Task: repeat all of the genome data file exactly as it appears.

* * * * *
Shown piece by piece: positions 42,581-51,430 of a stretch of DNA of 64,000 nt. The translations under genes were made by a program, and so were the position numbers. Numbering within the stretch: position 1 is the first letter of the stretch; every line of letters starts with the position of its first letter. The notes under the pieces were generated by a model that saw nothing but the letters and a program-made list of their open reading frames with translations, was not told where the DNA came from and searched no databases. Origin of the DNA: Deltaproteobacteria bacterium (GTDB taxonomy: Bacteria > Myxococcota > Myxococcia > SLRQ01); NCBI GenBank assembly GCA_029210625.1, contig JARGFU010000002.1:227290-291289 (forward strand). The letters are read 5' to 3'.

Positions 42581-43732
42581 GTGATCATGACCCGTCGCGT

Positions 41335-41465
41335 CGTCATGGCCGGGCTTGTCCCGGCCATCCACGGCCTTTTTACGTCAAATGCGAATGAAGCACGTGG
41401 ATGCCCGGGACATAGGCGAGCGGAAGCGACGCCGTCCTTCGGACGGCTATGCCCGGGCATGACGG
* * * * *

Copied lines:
Shown piece by piece: positions 42,581-51,430 of a stretch of DNA of 64,000 nt. The translations under genes were made by a program, and so were the position numbers. Numbering within the stretch: position 1 is the first letter of the stretch; every line of letters starts with the position of its first letter. The notes under the pieces were generated by a model that saw nothing but the letters and a program-made list of their open reading frames with translations, was not told where the DNA came from and searched no databases. Origin of the DNA: Deltaproteobacteria bacterium (GTDB taxonomy: Bacteria > Myxococcota > Myxococcia > SLRQ01); NCBI GenBank assembly GCA_029210625.1, contig JARGFU010000002.1:227290-291289 (forward strand). The letters are read 5' to 3'.

Positions 42581-43732
42581 GTGATCATGACCCGTCGCGT

Positions 41335-41465
41335 CGTCATGGCCGGGCTTGTCCCGGCCATCCACGGCCTTTTTACGTCAAATGCGAATGAAGCACGTGG
41401 ATGCCCGGGACATAGGCGAGCGGAAGCGACGCCGTCCTTCGGACGGCTATGCCCGGGCATGACGG